Monica CorradoMonica Corrado is a whole food chef and food educator, with a private practice called Simply Being Well in Takoma Park, Maryland. She owned an organic catering company for several years which prepared food from local, organic and sustainable farms, and catered to environmental and “green” groups, embassies, as well as individuals throughout the Washington, DC metropolitan area. Monica was a founding member of one of the first CSAs (community supported agriculture) in her area in 1998. She has knowledge of biodynamic agriculture and Ayurveda, as well as 10 years study in alternative healing modalities. Her desire to “teach people to fish” instead of “giving them a fish” led to the opening of her practice in 2006. Monica uses her knowledge and experience to assist clients in expanding their awareness of the relationship between food and wellness. She believes that food can heal and food can keep one healthy: good, clean food which is prepared well is a cornerstone for well-being. To this end, Monica conducts private and group cooking classes on nourishing, traditional foods, and helps people sort out the confusing messages about what is good for you and what is not. She has taught hundreds of people how to cook nourishing, traditional foods for themselves and their families. Some of her clients are cancer survivors, menopausal women, new moms and dads, and others like you who are interested in using food to heal and / or to “simply be well”. Monica is a member of the Honorary Board of the Weston A. Price Foundation.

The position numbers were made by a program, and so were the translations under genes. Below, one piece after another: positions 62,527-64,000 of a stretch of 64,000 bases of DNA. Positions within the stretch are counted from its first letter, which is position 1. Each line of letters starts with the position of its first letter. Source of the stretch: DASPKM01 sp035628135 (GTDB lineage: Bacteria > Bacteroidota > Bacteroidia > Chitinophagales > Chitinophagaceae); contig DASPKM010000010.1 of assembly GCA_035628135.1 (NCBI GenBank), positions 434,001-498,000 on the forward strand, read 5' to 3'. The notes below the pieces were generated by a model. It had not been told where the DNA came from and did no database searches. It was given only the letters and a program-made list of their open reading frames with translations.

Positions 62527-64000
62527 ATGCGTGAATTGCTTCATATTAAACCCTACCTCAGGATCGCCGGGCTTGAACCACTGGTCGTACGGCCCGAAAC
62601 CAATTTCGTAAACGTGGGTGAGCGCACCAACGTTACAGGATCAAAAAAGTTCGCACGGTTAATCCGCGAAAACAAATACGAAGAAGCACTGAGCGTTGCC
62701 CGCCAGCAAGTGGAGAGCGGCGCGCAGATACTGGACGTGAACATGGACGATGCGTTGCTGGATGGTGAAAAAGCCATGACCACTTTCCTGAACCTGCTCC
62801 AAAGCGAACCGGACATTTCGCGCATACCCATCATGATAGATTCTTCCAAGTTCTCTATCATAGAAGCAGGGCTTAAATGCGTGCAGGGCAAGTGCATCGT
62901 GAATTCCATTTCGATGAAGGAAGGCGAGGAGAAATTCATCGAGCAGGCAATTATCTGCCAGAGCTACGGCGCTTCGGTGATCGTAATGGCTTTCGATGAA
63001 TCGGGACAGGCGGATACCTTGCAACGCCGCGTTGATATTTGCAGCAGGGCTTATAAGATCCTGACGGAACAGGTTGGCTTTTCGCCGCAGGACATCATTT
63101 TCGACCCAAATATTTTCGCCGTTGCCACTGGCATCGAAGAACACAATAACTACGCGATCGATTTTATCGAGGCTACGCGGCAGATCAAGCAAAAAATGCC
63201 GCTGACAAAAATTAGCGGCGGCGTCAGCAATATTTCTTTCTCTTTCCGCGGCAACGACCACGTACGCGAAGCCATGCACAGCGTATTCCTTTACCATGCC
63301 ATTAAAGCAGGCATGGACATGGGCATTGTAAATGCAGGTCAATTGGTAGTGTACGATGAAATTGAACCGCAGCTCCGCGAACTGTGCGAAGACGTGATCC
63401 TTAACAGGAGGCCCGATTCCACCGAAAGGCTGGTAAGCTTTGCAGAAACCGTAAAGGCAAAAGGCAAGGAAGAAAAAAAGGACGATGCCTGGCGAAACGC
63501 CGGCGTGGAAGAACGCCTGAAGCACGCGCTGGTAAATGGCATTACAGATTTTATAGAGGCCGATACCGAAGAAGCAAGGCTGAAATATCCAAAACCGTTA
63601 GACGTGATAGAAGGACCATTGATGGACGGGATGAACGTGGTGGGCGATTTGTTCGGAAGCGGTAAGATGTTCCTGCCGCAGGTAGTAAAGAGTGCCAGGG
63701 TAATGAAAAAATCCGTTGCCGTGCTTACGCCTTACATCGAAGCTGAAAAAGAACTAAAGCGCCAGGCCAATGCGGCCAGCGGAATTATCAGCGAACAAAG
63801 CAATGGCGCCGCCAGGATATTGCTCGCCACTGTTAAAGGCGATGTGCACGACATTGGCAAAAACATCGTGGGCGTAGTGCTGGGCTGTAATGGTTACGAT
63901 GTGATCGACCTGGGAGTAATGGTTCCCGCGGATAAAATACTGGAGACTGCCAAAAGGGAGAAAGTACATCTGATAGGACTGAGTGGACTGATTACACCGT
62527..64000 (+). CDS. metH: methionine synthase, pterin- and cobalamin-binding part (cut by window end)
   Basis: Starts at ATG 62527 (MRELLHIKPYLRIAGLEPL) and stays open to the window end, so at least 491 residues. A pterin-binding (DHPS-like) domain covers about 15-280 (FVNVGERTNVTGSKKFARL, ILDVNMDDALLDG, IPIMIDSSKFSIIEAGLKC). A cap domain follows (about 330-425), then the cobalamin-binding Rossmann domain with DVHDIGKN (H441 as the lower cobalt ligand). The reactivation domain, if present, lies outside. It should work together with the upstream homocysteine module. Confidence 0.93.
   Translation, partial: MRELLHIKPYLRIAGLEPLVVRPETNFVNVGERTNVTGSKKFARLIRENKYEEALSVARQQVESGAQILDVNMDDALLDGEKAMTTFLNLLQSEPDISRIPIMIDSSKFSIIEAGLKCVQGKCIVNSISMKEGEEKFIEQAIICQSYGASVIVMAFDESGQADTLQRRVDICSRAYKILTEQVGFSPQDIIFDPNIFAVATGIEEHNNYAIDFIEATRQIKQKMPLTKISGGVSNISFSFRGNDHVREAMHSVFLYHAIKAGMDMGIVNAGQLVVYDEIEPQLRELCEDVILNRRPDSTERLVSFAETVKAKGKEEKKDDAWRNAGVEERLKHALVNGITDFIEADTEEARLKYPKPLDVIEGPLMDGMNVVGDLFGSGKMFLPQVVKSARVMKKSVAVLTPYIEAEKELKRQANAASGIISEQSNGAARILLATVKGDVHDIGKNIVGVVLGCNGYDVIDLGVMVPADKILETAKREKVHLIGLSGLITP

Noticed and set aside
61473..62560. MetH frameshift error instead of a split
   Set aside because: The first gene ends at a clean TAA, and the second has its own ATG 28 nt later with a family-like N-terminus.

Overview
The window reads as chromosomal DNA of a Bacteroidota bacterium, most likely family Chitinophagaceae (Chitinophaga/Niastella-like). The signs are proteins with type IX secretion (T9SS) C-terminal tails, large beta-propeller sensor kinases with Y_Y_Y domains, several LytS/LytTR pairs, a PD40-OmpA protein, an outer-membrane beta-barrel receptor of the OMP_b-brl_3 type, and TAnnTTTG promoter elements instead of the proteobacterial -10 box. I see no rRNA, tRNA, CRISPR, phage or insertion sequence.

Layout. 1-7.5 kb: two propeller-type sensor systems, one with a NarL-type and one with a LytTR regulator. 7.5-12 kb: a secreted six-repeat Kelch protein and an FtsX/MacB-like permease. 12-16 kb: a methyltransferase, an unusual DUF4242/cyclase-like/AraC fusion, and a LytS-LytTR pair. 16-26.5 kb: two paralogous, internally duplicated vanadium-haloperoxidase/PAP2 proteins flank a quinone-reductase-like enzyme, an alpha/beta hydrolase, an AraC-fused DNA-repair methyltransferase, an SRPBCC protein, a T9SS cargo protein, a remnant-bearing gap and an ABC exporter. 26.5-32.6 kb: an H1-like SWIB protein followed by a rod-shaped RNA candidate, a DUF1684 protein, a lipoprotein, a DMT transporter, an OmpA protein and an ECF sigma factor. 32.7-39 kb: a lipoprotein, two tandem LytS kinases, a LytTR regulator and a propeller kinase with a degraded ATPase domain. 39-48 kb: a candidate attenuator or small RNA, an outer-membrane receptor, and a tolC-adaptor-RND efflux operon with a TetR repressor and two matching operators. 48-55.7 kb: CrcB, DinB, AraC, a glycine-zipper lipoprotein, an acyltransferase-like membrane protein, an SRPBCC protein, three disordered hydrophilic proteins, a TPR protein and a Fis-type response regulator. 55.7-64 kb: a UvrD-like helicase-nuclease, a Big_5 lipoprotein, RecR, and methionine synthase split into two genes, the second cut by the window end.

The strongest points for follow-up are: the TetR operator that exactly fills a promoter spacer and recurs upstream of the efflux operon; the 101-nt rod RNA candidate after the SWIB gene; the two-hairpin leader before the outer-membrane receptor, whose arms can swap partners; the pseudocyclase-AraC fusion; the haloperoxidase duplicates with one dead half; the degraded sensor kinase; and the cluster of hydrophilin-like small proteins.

Hi, I am Monica Corrado with Simply Being Well, and we are going over the ingredients now for making a beef stock. Were going to start with the beef bones. I get my beef bones from the local farmer. You can also get your beef bones from the supermarket. I get the meaty bones and the bony bones and you really need a good percentage of bony bones to make a gelatinous stock - a rich stock. I like to tell people to use about 40% meaty bones and 60% bony bones or even more; and thats about ten pounds of bones. Meaty bones as you can tell have a lot of meat around them; they also may be called marrow bones, there is marrow in the middle of the bone. Bony bones are knuckle bones and other bones that do not have a lot of meat around them. The other ingredients that you will need, is vinegar of some sort. This is apple cider vinegar. I have organic apple cider vinegar here. You may also use white vinegar. I would stay away from any kind of strong vinegar like balsamic vinegar because that will affect the taste of the stock, but apple cider vinegar would work, white vinegar would work, and you can pick these up at your local supermarket, your local grocery, your local cooperative etcetera. This ingredient here is gelatin. We may be adding gelatin to your stock at the end if it needs to be a little bit more gelatinous - and well talk more about that. This is just regular gelatin, you can get organic gelatin - you can get just regular gelatin in the store, usually in the baking isle. This is thyme; were going to be using thyme today. This is fresh thyme and you can grow it yourself; you can get it in the farmers market, you can get it in the supermarket, but fresh thyme really works best.
I dont suggest using dried thyme for this - but what thyme does is, it adds flavor to the stock and it also adds nutrients to the stock -- and thyme, especially fresh thyme has antimicrobial, antifungal, antibacterial properties, and it just adds to the healing property of the stock that you are making. Over here we have the trinity, what I call the trinity of onions, carrots and celery. These are organic onions, organic carrots, organic celery - you can get them usually in any supermarket by now. Onions; you will need three onions, three carrots and three stocks of celery for every part of stock that you do. So, those are the ingredients we need for a nutrient-rich beef stock, and I am Monica Corrado.